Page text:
Lamine Diack: Ex-athletics chief investigated in corruption inquiry

Lamine Diack
Lamine Diack became IAAF president in 1999

Lamine Diack, ex-head of the IAAF, is being investigated over allegations he took payments for deferring sanctions against Russian drugs cheats.

French prosecutors - acting on information supplied by the World Anti Doping Authority - suspect Senegalese Diack, 82, of receiving money in 2011.

The IAAF's new president Lord Coe was questioned by French police on Tuesday, having offered to co-operate.

Athletics' world governing body says it is "fully co-operating" with inquiries.

It confirmed police had carried out searches and interviews at its Monaco headquarters.

Wada president Sir Craig Reedie told BBC Sport he was unable to comment on the Diack case until the publication of a report by an independent commission into the allegations of systemic doping.

However, the organisation did confirm that the French criminal investigation was a result of "information passed on" by its commission "to the relevant authorities".

Wada will publish the findings of its report into allegations of widespread doping on Monday, in Geneva.

The International Olympic Committee, of which Diack is an honorary member, said its ethics commission will also investigate the claims.

Diack ended his 16-year reign as IAAF president in August, when Briton Coe, a double Olympic 1500m winner, was elected as his replacement.

The IAAF has previously denied claims of widespread doping in the sport.

Timeline: Athletics doping accusations
December 2014: German documentary alleges Russian doping scandal
February 2015: Diack says athletics faces 'crisis'
August 2015: Coe says IAAF will react robustly
August 2015: Wada 'alarmed' by fresh allegations

The French financial prosecutor's office said Diack and adviser Habib Cisse were arrested on Sunday and released on Tuesday, after being "interrogated" and put under investigation.

The IAAF's former anti-doping doctor Gabriel Dolle is also part of the investigation, according to AFP.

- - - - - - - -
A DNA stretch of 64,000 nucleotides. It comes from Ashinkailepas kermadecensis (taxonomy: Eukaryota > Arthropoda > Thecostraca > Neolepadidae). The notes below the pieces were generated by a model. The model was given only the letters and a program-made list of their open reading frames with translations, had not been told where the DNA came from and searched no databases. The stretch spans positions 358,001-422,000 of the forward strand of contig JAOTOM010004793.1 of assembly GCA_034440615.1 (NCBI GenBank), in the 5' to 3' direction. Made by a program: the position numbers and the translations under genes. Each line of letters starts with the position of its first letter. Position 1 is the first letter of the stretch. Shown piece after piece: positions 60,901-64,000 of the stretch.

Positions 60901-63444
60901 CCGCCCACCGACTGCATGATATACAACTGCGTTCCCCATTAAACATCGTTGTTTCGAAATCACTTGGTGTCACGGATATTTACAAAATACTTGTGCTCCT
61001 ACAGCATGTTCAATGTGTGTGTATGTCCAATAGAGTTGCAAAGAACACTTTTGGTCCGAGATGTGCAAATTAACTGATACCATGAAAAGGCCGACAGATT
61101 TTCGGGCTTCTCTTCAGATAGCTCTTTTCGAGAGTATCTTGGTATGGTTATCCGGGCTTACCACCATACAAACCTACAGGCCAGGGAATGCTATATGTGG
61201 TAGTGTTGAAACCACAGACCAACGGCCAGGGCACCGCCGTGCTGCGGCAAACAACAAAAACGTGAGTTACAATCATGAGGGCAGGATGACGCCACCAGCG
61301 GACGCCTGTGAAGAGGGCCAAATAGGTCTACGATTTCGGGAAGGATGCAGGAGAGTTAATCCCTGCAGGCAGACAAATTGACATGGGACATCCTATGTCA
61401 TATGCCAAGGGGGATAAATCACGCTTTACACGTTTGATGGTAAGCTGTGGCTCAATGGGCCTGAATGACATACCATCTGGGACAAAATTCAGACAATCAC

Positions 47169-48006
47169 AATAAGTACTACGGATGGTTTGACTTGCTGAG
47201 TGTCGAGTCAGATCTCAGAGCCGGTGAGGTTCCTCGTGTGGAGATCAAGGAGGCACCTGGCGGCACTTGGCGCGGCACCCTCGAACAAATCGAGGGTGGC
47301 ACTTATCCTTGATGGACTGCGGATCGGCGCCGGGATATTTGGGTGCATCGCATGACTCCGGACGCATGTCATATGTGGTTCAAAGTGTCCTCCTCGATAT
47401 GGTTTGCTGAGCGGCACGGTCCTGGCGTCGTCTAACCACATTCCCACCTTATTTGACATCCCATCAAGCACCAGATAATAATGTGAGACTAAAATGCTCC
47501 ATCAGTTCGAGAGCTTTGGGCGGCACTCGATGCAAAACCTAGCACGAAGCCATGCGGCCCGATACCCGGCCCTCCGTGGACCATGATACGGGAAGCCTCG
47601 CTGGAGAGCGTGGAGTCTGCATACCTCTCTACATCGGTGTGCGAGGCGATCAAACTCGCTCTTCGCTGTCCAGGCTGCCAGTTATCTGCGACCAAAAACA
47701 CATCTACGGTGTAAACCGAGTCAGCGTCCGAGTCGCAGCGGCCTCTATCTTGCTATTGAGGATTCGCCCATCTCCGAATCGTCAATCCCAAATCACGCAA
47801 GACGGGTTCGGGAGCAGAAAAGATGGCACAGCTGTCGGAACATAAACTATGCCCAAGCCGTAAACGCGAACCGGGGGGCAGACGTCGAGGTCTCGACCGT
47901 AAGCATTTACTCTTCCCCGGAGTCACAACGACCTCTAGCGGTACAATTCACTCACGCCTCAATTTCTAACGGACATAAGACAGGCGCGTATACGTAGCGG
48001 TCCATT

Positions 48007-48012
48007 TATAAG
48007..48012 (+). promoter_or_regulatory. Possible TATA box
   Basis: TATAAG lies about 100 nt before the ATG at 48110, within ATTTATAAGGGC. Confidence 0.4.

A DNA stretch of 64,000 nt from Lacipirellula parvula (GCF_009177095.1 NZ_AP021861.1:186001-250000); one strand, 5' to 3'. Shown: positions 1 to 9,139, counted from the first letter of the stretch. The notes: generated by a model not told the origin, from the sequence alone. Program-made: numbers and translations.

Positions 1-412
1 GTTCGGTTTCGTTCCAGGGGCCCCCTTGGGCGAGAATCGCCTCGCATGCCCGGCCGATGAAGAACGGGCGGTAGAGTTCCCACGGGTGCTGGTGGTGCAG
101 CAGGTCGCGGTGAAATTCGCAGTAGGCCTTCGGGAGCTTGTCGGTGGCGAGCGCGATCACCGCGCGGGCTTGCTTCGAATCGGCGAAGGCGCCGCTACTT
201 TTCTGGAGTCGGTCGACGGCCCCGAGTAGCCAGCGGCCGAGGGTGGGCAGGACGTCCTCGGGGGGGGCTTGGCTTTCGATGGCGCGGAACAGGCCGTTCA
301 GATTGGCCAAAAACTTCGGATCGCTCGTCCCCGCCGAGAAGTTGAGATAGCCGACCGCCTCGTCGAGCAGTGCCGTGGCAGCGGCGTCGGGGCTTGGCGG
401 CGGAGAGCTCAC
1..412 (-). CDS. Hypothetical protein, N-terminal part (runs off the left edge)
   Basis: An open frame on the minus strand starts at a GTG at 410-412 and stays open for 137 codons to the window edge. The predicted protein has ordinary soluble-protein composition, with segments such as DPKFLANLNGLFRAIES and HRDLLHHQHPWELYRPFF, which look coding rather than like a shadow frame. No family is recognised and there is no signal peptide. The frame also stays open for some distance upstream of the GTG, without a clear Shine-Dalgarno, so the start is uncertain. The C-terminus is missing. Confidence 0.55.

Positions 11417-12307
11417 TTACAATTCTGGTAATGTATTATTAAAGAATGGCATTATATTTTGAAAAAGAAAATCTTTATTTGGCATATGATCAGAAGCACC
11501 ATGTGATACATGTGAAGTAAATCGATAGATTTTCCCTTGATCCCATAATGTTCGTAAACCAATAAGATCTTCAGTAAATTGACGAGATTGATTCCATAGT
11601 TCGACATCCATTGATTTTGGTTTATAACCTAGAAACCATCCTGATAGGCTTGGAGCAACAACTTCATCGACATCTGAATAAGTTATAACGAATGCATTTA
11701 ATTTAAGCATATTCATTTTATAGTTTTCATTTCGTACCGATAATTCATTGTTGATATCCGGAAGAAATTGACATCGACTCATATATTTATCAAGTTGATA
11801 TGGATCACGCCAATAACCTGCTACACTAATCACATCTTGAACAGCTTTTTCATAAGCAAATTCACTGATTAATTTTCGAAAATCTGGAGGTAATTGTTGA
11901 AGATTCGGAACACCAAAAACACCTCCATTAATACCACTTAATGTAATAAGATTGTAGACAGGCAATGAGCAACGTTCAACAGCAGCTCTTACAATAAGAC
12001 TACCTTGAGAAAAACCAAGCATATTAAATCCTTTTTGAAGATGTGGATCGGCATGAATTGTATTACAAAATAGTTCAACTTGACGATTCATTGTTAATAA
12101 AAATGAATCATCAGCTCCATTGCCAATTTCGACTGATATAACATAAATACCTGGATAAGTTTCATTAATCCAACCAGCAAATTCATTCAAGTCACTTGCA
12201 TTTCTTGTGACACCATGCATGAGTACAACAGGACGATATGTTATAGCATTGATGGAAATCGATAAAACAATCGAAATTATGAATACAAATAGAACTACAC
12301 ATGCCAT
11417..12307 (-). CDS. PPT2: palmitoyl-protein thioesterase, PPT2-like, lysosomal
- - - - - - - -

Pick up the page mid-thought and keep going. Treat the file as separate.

Last December, German broadcaster ARD/WDR alleged in a documentary there had been systematic doping in Russian athletics and implicated the IAAF in covering up the problem. The Russian Athletics Federation (RAF) said the allegations were "lies".

And in August, the Sunday Times and ARD/WDR said they had obtained data that exposed the "extraordinary extent of cheating" in the sport.

The IAAF and the Wada said it would investigate the claims at the time.

Wada president Sir Craig Reedie told BBC Sport he was unable to comment on the Diack case until the publication of a report by an independent commission into the allegations of systemic doping.

IAAF president Lamine Diack

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Athletics faces crisis - IAAF boss Lamine Diack, speaking to BBC Sport's Dan Roan in February 2015

Speaking on the day of his election in August, 59-year-old Coe said suggestions his organisation were complicit in a doping scandal were "just inaccurate".

In its statement, the French financial prosecutor said: "Diack is suspected of receiving money in exchange for deferring sanctions for several Russian athletes who were found guilty of doping in 2011, ahead of the Olympic Games.

"Diack and Cisse were arrested on Sunday and released on Tuesday, after being interrogated by police officers and judges.

"They were presented to a judge on Tuesday who informed them that they had been put under a formal investigation. The investigation also continues into whether other persons were involved in suspected corruption."

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